Jon Cowan and Jim Kessler from the Third Way think tank have just written a new article, “The Four Fiscal Fantasies”, in which they address our country’s current fiscal situation from a point of view which is sympathetic to, but critical of, the left.
- Fantasy #1: Taxing the rich solves our problems.
- Fantasy #2: We can have it all.
- Fantasy #3: Waiting is benign.
- Fantasy #4: The politics get better.
These four fantasies are fairly self-explanatory. The solution they propose for the long term insolvency of Social Security is an at least partial lifting of the FICA cap as well as chain-weighting of the CPI. These are both good ideas.
Their solution to looming Medicare insolvency is to trim costs in the current program with, for example: bundled payments, medical homes for end-of-life, a permanent fix for the Sustainable Growth Rate (doc fix), reducing duplicative care, increasing provider coordination, etc. This however is a band aid approach to getting Medicare costs under control. We need far greater and more fundamental changes in our entire healthcare system, public and private. Douglas Holtz-Eakin and Avik Roy have a plan to do this which I have discussed in my June 5, 2013 blog post, “Free Market Healthcare in America”.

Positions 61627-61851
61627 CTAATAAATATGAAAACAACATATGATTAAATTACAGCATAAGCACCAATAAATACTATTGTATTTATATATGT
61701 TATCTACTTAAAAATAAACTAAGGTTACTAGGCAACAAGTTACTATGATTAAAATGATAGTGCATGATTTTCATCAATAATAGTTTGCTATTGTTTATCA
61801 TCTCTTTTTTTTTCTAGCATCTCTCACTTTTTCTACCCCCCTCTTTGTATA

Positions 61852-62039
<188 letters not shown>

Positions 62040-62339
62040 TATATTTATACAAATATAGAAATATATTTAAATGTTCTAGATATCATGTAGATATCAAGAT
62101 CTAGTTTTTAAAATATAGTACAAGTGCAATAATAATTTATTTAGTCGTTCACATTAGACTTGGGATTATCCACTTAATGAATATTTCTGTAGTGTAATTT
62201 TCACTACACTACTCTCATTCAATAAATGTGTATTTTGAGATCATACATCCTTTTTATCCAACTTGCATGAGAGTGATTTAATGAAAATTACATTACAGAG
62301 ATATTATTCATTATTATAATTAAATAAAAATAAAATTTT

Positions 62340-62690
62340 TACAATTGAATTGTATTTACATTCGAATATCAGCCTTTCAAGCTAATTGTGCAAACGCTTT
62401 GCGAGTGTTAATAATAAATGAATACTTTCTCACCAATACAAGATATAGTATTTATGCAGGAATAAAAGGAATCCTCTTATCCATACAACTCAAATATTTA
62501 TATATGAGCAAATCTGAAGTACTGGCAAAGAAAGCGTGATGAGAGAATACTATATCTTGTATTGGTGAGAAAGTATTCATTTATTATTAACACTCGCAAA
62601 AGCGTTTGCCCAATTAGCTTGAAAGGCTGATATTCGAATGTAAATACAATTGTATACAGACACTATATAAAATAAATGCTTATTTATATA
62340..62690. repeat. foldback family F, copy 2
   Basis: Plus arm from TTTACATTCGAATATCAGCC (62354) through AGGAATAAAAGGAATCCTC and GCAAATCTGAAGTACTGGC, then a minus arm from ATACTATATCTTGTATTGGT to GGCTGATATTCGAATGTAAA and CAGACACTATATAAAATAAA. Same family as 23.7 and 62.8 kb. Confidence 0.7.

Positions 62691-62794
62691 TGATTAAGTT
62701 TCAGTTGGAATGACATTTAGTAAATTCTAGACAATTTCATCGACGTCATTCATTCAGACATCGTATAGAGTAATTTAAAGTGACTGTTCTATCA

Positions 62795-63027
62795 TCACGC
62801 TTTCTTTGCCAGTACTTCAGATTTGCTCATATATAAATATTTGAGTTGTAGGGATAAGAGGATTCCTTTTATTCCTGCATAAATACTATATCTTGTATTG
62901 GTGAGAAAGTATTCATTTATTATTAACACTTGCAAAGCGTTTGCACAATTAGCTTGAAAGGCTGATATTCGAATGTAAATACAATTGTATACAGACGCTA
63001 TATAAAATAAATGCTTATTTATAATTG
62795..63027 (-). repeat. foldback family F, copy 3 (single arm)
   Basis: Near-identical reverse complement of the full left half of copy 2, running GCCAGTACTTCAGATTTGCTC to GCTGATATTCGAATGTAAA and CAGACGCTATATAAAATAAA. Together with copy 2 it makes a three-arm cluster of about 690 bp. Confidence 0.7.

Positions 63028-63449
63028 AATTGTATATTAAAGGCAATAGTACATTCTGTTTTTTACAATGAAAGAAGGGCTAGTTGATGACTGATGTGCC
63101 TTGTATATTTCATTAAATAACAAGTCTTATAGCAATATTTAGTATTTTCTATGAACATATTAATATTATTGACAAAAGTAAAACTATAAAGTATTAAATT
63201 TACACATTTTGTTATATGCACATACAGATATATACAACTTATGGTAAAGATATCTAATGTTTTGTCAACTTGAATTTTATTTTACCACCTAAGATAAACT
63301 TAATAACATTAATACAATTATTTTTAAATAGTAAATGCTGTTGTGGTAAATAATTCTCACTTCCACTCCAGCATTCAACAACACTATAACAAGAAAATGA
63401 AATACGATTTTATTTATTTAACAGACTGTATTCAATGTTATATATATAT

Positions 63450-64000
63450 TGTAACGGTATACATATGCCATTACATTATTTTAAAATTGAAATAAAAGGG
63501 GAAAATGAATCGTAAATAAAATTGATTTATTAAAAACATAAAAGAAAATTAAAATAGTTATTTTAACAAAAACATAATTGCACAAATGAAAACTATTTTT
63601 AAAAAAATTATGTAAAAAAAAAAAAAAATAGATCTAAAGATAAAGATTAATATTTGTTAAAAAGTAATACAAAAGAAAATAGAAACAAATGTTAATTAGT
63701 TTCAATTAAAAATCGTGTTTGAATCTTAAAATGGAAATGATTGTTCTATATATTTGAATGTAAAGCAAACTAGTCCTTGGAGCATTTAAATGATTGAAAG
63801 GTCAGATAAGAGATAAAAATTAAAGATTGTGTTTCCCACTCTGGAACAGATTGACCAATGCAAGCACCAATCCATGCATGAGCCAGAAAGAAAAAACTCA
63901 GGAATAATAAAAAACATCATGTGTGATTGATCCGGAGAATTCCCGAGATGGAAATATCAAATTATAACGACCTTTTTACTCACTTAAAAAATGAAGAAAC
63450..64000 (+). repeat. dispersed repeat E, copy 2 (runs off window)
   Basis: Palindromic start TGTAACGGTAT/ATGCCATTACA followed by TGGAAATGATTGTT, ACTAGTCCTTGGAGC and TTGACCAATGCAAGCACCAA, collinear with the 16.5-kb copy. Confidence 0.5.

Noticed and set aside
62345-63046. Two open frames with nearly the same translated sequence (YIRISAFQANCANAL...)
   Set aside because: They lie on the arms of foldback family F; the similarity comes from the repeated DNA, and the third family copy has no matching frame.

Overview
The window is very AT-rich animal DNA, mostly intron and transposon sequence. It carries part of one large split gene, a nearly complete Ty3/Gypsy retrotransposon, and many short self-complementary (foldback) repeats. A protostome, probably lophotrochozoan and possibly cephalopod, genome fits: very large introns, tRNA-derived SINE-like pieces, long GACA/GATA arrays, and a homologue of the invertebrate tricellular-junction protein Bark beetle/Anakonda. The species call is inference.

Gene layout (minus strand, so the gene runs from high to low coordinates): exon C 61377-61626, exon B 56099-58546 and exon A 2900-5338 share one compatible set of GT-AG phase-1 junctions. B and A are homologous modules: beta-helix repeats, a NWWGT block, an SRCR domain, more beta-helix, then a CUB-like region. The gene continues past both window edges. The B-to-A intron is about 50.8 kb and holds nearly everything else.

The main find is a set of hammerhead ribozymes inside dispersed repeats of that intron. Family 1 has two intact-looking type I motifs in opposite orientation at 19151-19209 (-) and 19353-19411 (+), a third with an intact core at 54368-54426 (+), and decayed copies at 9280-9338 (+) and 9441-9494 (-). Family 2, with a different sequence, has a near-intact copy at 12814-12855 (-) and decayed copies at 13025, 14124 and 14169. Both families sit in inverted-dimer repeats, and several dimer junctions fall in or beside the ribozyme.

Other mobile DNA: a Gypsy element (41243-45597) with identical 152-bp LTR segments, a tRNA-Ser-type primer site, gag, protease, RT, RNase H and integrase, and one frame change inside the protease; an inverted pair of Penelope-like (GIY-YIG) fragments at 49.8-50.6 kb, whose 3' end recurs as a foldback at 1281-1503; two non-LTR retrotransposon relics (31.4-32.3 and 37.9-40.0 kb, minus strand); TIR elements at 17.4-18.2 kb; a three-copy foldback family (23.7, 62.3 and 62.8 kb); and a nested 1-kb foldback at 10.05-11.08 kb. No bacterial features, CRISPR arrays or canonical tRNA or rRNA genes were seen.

With respect to discretionary spending in the federal budget, Mr. Cowan and Mr. Kessler propose several specific budget cuts in order to boost spending for other programs for kids, science, research, curing disease, infrastructure, etc. Savings in one area would be spent on investments in other areas rather than being used for reducing the deficit.
To me this whole program represents a step in the right direction even though it does not come close to all of the changes that will be needed to shrink the deficit down to zero. If national Democratic leaders would propose this sort of a program, it would force Republican leaders to take it seriously and would therefore break the current logjam in Congress.